The recent announcement of the Palladio Awards reminds me of how rare it is to find an active pursuit of self-interest, let alone boldness, in carrying out the classical revival since the death, in 2013, of Henry Hope Reed Jr. He led society’s pushback, in America at least, against modern architecture’s attack on beauty in the built environment. The battalion of journals on traditional architecture founded by one of his staunch allies, editor emeritus Clem Labine Jr. of Active Interest Media Group, has kept up the good fight.
The Palladios are handed out by two professional journals, Traditional Building and Period Homes, that represent two primary realms of architecture, houses and buildings. Both publications unabashedly favor the design and development of new houses and buildings in traditional styles, publish essays expressing how a proper understanding of tradition embraces both the past and the future, and carry copious advertising by firms that produce the features of traditional architecture. It is growing in popularity as many in society grow tired of the tarnished “excitement” of modernism.
Traditional architecture dominates the design and construction of houses because people generally buy or build their homes in a style that they find congenial to their expression of self, and have the power to carry out such purchases according to their own lights. Buildings, on the other hand, are larger architectural structures that house more complex human endeavors, such as city halls, banks, churches, museums, universities, etc. Their design is usually chosen by boards whose memberships are marinaded in the false idea that “the future” must look like a Jetsons cartoon, and that traditional ideas of how buildings and streets and cities should look is considered old hat and sneerworthy – even though such ideas reflect what most people still love and want, both in their personal settings and in the settings of places where they work and enjoy themselves.
Modern architecture and planning rose to dominance here over several decades when American society was feeling confident after winning World War II. That confidence was reflected in a popular admiration for design that embraced sleekness and purity of line – fast forward! – which reflected the supposedly utilitarian ideal of running society as if it really were a machine – which became the default idea of the future in popular culture, advertising, etc.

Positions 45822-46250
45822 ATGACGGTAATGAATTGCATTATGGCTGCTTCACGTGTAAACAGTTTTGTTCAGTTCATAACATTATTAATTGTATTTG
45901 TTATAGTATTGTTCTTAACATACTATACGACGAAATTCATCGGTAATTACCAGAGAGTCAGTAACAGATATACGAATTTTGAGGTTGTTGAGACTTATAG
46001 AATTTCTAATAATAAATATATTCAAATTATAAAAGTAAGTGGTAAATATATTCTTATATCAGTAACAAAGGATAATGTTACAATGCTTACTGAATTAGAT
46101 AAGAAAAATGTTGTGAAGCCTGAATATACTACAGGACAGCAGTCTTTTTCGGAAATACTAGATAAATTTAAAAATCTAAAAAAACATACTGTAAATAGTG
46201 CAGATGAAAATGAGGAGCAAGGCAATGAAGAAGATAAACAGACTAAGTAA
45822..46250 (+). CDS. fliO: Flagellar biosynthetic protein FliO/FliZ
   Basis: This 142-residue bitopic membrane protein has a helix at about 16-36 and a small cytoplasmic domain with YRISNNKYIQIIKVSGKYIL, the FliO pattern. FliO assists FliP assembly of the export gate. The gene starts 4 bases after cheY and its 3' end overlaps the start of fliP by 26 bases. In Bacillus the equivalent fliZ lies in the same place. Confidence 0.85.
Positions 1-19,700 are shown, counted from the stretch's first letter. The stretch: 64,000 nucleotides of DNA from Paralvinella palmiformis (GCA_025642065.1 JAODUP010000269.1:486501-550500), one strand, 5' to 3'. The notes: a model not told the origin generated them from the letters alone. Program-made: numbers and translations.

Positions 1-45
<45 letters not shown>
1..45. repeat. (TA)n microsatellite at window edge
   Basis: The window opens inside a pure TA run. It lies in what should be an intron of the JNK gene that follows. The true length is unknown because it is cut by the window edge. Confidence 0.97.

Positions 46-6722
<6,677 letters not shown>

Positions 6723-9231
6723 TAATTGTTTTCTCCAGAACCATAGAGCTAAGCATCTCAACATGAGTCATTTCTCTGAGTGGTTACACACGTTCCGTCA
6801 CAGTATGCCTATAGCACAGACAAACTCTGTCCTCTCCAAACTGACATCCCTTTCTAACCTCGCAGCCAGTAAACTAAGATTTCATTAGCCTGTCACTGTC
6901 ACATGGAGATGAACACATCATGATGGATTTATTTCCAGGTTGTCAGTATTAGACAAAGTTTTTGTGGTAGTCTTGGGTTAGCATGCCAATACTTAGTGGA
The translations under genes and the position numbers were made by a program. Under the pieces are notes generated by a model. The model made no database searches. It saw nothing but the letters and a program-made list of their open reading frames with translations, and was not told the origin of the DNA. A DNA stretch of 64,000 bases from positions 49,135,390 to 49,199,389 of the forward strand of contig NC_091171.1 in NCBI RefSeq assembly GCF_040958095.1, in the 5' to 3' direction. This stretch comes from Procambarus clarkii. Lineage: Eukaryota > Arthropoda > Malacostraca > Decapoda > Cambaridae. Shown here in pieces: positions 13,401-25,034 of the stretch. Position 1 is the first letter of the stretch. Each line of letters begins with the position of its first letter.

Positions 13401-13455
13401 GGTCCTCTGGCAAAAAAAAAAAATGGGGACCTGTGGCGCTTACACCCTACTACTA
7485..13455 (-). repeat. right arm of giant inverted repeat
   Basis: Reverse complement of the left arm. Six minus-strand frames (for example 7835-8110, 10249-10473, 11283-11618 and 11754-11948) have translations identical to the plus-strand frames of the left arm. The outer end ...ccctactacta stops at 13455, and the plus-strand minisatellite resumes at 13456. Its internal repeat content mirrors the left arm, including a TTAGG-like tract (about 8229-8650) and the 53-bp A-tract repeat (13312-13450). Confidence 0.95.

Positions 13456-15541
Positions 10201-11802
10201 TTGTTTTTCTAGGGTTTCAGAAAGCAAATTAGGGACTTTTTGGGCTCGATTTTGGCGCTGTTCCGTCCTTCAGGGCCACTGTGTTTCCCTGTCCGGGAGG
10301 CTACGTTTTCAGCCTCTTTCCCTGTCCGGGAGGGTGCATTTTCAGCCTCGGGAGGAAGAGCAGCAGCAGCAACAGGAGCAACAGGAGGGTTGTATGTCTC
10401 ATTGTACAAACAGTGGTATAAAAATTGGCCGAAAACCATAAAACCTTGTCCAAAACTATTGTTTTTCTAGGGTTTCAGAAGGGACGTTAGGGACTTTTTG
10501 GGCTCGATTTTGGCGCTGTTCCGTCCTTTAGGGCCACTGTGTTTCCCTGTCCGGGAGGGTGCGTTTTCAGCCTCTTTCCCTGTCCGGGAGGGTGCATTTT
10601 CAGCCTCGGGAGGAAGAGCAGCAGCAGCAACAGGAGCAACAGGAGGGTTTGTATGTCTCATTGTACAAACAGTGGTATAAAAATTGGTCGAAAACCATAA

Unfortunately, it hasn’t worked out well, and modernists never figured out how to craft buildings, streets and cities with sleekness and purity of line without seeming to omit aspects of design that reflect the long human penchant for detail in every aspect of life.
Detail, manifested as ornament, reflects not only a desire to put a personal imprint on the artifacts of one’s own life; it also reflects the ordered complexity that is built into our DNA, causing the evolution of human endeavors to reflect, in their development and replication, the structures of natural change and reproduction, the survival of the fittest. Ornament is the metaphor for our prehistoric need for information about our immediate environment – the intuitive capacity to identify where a tiger might be hiding on the savannah.
Modernists wrongly concluded a century ago and today work hard to maintain the fiction that sleekness and purity of line is inconsistent with embellishment. Student architects and designers go to school to cleanse themselves of the instincts for ordered complexity and adaptive structure – which have evolved forward as the attraction to beauty. They are taught to treat the wide public dislike of their work as a feather in their cap, and that is the attitude they maintain as professionals.
The American Institute of Architects is a bastion of modern architecture’s benighted querulousness, its instinct to draw up the bridge against popular taste in the big job of forming society’s vital sense of place.
Some people are tired of having to erect a defense mechanism against the ugliness of what these professionals have created. People want to fight back, and they have the numbers to force change. Traditional Building is one of their few rallying points in the tricky game of confronting the modern (and modernist) development process. and yet it is a battle that in a democracy ought to be relatively easy to win. Some other organizations have had a hard time girding their loins and stepping up to the plate. How sad this is!